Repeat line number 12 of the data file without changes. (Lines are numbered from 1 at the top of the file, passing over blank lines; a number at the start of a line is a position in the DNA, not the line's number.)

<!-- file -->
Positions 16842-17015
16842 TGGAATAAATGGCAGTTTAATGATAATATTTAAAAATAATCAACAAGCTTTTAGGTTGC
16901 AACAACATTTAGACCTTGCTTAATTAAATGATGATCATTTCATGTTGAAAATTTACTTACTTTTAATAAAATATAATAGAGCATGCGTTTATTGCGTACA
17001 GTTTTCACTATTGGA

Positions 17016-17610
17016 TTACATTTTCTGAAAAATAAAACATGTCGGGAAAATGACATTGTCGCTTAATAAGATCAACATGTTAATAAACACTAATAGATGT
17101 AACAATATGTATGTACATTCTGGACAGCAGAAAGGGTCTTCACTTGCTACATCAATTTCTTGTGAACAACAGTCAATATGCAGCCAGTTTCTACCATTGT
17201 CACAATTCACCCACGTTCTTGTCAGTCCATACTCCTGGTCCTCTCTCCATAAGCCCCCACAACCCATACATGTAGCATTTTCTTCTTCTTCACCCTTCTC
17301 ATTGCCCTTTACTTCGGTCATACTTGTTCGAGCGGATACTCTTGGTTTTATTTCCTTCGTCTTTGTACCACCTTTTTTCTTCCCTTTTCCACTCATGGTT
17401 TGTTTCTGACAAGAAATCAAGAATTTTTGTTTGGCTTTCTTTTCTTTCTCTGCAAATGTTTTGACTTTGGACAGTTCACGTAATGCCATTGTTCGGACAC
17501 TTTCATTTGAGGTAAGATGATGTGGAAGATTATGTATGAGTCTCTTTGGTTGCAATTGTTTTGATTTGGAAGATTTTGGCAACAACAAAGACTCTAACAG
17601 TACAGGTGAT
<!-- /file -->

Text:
17601 TACAGGTGAT